Another month, another fuel price hike. At this point, such news is no longer shocking. Since May the country has had to endure a new hike every month to the point where it would now be more surprising if there wasn’t one in November.
People are understandably upset. After all, watching your money get thrown into a hole that only seems to get deeper every day, is painful no matter who you are.
Like all tax increases of this nature, however, it is the poor who end up getting hit the hardest. Thanks to the mass dislocation of communities under the apartheid regime, most poor and working-class families continue to live far away from economic opportunities, forcing them to travel long distances to and from work.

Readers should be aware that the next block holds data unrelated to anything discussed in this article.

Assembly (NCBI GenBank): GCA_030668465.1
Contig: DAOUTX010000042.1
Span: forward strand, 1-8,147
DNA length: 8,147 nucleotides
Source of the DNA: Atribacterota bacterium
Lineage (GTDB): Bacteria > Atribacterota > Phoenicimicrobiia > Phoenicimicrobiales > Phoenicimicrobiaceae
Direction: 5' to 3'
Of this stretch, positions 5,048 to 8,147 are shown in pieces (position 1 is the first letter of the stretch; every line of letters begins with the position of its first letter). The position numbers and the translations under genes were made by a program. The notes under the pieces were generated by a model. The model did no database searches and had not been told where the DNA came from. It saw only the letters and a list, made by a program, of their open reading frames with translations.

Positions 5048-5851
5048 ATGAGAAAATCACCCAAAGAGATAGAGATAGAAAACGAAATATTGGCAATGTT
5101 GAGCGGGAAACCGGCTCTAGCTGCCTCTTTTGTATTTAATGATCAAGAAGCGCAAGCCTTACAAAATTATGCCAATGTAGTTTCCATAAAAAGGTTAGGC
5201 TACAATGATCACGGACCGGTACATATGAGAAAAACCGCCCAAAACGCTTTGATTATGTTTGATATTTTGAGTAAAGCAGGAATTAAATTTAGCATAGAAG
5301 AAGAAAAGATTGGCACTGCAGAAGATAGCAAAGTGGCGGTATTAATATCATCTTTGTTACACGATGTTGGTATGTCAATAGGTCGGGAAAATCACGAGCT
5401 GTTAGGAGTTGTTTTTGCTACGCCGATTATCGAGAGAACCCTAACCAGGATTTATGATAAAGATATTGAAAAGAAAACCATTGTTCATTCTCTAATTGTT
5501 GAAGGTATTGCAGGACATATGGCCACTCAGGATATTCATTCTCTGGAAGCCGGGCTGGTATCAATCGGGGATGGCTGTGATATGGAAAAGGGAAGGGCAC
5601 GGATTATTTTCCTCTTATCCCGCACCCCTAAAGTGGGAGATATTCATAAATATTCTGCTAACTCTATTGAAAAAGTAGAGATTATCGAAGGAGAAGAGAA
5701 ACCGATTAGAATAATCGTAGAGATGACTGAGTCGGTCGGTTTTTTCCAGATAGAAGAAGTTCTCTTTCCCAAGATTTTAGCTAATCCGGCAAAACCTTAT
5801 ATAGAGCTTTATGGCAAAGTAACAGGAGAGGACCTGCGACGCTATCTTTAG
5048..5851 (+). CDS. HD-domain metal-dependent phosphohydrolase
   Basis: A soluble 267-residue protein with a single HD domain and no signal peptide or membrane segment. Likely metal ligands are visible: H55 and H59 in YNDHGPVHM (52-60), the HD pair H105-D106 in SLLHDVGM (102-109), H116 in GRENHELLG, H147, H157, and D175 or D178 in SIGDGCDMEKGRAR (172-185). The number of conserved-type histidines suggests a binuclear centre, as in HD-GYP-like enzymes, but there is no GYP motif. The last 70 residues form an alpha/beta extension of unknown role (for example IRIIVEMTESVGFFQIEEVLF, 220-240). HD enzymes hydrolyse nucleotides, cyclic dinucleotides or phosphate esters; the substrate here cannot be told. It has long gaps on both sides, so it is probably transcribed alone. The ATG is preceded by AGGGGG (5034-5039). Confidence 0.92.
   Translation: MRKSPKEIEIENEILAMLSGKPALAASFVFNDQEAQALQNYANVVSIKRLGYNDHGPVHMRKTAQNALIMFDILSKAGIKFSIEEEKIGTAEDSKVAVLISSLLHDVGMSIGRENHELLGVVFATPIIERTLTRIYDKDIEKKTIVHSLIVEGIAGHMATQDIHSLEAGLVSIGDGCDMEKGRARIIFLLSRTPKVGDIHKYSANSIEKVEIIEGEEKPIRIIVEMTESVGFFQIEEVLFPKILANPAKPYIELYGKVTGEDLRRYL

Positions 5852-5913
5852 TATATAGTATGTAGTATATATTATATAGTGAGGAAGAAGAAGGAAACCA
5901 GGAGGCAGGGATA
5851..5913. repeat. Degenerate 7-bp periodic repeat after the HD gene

Whether they use a taxi or their own vehicle, it still means they have to dedicate a larger percentage of their already tight budget just to get around, leaving less money available for other necessities.
And this is just transport. Let’s not forget that the fuel hike extends to illuminating paraffin, which many households rely on to cook their food and warm their homes, so now families are digging deep just to not freeze at night.
It’s all part of a vicious cycle, one that is exacerbated by a stumbling economy, stagnating wages, and a rising cost of living.
President Ramaphosa has been vocal about his commitment to combating poverty, but whether this translates into effective action remains to be seen. In the meantime, the poor and working class will continue to bear the brunt of the crisis.